For Device Tree Blob it says several boards can use one SoC so the SoC level information is included in board level in order not to be duplicated(DTSI is included in DTS). So

1.What is considered to be BOARD and PLATFORM(difference)? 2. Is there a usable board without any SoC, FPGA or stuff like that? 3. How can several boards be connected to each other? (pins or ..??)


A platform in this context is a set of different boards that are similar, e.g. PC motherboards are different, but together they form a platform that can be treated uniformly. A SoC is a System on a Chip, i.e. a CPU and associated peripheral circuits are integrated on one silicon chip. The same SoC can be used on different boards designs, in which case they all have the same SoC in common, so it makes sense to have the description of the SiC in a separate file. "Several boards" refers to several different board designs, not several interconnected boards.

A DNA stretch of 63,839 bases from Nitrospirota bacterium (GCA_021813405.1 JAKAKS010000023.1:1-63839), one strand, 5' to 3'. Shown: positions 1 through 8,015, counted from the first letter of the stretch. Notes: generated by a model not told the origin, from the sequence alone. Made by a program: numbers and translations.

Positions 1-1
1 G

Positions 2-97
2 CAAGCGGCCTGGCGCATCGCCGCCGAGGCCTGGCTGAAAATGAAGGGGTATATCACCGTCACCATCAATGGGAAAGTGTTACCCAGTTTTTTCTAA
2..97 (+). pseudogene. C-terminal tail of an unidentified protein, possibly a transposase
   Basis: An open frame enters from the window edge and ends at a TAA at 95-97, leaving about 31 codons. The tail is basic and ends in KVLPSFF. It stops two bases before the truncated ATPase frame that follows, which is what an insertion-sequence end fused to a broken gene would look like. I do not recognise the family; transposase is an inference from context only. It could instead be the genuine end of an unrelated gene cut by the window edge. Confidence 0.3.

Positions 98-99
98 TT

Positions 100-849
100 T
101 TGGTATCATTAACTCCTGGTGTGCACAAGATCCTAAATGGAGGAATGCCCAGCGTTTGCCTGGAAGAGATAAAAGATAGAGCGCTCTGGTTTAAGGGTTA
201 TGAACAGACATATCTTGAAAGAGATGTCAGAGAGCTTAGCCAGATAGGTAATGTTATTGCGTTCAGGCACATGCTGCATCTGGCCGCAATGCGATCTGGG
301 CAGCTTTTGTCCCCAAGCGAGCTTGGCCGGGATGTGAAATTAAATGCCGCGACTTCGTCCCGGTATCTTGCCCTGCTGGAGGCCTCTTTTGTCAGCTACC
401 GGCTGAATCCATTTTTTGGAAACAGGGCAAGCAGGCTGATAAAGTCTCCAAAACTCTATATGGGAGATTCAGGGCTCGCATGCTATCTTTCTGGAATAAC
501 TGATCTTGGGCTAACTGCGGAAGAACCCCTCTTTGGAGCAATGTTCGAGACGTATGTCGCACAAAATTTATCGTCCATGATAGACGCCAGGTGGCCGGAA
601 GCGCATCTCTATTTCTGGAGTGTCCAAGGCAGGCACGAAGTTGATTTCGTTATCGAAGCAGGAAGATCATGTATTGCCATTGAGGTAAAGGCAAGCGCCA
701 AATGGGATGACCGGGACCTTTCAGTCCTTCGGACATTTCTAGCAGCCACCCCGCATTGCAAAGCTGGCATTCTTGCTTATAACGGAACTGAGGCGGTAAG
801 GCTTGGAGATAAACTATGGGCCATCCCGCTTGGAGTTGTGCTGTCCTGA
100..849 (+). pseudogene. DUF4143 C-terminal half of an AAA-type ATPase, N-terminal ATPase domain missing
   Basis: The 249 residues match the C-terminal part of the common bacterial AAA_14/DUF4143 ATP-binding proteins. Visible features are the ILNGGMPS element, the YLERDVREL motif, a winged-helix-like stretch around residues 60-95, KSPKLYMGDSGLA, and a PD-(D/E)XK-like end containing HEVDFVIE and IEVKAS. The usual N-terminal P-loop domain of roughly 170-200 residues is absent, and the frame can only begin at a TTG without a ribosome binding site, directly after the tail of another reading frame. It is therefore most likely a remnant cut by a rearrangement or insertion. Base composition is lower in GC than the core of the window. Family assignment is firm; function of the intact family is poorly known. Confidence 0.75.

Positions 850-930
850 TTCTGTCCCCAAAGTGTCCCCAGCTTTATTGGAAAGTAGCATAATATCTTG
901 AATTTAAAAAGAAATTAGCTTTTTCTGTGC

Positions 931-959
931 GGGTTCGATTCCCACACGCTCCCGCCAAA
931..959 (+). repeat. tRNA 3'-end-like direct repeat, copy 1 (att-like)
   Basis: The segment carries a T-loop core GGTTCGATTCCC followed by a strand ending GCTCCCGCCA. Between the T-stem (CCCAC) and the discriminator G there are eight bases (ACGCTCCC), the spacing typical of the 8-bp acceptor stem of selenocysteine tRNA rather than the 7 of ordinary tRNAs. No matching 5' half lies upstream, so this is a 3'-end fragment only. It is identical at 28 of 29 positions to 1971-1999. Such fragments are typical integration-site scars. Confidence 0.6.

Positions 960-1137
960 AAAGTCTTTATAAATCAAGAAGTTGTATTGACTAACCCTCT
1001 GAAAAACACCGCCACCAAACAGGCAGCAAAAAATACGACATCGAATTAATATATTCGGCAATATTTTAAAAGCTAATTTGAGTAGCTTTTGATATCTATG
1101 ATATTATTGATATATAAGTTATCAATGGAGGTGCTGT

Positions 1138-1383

• So I got it wrong and one SoC can't be used by several boards at the SAME time? – Narek Hambardzumyan Jul 19 '17 at 10:37
  • Not sure what you mean here. One SoC cannot be shared by several boards, but of course you can use the same SoC on several boards, and even connect the boards together. It all depends on the design. I was just pointing out that the motivation for putting the SoC description in a dtsi file is that different board designs can reuse the dtbi file. That's what is meant by "several boards". – Johan Myréen Jul 19 '17 at 10:55
  • I got it, thank you very much, just have a few more questions about interconnected boards, and Device tree. Can I ask you? would be very grateful )) – Narek Hambardzumyan Jul 19 '17 at 11:11
  • Device Tree descriptions are for pretty primitive stuff, like memory addresses, i/o addresses, interrupts, I/o pins, etc., and as such are not really applicable over board crossings, which are much more complex and diverse than can be described by Device Tree. So DT files typically encompass only one board. – Johan Myréen Jul 19 '17 at 11:43
  • Of course, if the interconnect only conveys a shared address and data bus, then the boards are, from the software's point of view, one logical board. It all depends on the design at hand. – Johan Myréen Jul 19 '17 at 12:41

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